Chemistry lessons, applied in real life
She may be the queen of young adult vampire tales, but Stephenie Meyer can write a mean thriller
Stephenie Meyer’s latest book is her first adult suspense novel. Pic/Getty Images
She may be the queen of young adult vampire tales, but Stephenie Meyer can write a mean thriller.
Her latest book, The Chemist (Hachette, India), is a page-turner. In it, the usual vampires and parasitic alien race, staples of her previous books, are missing.
Instead, there are regular human beings, and superbly skilled dogs. The protagonist Alex, a chemist skilled in effective interrogation techniques, is an ex-US government agent on the run. She is joined by a handsome and too-nice love interest, and a highly capable Navy Seal, also on the run.
For a plot that revolves around attempted assassinations and political intrigue, the book isn’t too dramatic. But the action scenes, when they do happen, are taut and don’t focus on the violence as much as skill and technique. The scientific details are realistic and intriguing, without bogging down the plot. Alex’s daily safety precautions — syringes filled with deadly solutions, breakable glass earrings filled with gas, homemade poison gas, sleeping in the bathtub with a gas mask — are exhaustive but give an accurate indication of her skill and paranoia. There is also a pack of highly-skilled dogs performing eyebrow-raising feats.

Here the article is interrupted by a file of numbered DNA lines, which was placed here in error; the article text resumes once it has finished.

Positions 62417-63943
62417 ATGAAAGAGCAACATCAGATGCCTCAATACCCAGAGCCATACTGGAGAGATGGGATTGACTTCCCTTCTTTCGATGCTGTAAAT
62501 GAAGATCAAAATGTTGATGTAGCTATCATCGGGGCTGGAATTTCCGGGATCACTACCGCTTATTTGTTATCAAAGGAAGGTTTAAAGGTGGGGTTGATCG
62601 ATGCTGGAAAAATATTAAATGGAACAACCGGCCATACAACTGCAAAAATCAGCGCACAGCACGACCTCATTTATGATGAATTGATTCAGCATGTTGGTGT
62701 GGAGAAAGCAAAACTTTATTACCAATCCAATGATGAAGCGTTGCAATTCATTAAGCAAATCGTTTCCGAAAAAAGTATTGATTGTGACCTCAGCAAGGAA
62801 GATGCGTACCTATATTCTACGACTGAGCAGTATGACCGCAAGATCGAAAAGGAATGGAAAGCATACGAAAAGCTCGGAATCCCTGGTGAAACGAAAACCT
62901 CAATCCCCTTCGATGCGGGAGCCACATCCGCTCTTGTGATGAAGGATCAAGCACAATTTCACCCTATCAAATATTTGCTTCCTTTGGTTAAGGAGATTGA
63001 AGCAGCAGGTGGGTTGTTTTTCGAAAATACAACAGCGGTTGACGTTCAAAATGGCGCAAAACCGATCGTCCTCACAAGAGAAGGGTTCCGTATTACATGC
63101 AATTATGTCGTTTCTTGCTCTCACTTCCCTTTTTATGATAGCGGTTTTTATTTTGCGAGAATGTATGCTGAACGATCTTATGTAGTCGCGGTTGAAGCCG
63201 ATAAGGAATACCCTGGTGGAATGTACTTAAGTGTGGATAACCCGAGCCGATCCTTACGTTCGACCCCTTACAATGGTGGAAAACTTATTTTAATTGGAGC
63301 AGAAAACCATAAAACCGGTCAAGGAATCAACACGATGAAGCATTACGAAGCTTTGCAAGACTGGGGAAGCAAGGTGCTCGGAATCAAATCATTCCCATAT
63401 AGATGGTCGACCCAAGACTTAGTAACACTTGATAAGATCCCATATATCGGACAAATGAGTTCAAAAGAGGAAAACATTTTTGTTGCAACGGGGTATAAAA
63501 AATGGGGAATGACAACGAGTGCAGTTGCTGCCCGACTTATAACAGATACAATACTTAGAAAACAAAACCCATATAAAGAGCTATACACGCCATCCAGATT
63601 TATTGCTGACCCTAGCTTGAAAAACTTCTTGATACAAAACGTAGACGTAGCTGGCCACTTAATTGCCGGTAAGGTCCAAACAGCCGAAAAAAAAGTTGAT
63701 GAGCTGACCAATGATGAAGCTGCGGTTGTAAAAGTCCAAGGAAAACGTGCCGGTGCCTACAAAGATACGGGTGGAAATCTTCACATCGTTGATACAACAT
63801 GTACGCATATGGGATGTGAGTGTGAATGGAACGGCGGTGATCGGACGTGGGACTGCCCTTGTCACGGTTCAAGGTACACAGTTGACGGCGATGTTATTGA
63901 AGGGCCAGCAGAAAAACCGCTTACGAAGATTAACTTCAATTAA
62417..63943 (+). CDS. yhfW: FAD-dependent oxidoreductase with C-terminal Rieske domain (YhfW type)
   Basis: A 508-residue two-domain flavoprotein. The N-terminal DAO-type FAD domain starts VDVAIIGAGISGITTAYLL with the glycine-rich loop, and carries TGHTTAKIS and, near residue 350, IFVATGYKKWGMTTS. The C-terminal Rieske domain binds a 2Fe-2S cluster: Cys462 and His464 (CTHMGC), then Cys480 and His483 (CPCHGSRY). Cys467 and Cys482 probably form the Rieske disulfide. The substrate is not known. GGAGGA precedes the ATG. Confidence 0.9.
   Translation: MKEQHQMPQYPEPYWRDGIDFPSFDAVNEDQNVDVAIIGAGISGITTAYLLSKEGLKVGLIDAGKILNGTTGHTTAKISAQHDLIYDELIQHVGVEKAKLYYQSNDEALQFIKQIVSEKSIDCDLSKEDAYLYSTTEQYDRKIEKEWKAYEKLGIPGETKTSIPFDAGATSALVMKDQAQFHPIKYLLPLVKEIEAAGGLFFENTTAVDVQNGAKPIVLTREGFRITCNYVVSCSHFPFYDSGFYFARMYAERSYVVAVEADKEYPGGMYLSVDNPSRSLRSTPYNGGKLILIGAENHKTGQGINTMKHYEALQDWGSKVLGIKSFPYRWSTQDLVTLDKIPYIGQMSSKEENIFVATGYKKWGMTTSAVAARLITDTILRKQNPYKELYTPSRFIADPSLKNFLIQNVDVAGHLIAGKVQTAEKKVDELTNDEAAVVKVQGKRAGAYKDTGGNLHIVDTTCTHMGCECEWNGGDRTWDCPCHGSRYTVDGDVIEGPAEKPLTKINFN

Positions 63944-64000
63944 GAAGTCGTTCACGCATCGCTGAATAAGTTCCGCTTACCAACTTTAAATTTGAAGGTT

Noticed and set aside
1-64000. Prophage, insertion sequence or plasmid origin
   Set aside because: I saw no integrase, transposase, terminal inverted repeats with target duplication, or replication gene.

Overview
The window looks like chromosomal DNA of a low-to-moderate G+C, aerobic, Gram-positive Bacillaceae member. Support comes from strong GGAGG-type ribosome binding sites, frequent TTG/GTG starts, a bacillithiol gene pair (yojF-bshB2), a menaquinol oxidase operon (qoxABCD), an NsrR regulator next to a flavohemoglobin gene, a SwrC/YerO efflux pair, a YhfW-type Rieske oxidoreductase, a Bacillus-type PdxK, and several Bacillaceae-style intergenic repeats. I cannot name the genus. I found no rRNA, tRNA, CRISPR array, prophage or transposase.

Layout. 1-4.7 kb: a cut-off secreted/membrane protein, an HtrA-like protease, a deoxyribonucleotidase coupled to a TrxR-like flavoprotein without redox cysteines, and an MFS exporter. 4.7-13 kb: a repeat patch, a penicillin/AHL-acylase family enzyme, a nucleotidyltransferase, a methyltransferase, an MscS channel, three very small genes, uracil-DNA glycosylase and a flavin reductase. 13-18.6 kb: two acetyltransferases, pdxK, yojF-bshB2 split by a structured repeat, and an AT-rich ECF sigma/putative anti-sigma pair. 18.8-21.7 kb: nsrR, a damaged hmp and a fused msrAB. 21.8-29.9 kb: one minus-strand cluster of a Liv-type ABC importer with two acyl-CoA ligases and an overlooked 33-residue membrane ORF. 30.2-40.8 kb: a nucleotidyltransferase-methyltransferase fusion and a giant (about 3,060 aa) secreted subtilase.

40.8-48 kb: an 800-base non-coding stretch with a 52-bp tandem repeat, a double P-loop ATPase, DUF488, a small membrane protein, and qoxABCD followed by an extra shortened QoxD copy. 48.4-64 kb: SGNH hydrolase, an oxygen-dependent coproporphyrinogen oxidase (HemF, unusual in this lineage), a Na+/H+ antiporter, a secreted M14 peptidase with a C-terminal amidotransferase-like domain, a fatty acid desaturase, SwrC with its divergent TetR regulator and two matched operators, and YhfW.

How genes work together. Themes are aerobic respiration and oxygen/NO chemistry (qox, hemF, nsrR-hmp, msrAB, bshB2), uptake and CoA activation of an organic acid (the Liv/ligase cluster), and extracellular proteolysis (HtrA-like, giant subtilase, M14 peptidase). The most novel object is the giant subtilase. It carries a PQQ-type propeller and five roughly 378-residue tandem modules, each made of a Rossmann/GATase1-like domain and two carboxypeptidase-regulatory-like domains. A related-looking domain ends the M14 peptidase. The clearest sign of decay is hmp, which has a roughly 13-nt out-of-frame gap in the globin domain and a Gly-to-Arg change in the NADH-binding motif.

The love story (we didn’t expect otherwise) drags the book down in the middle. There are long patches where nothing much happens; there is instead cooking, watching movies and singing Total Eclipse of the Heart in the kitchen. We pass that off as her desire to build up the romance around two of the lead characters.
That apart, there’s enough intrigue in this book to help you forget about the vampires. And we love a story that revolves around a female lead, whose greatest asset is her brain. The intelligent dogs are an added bonus.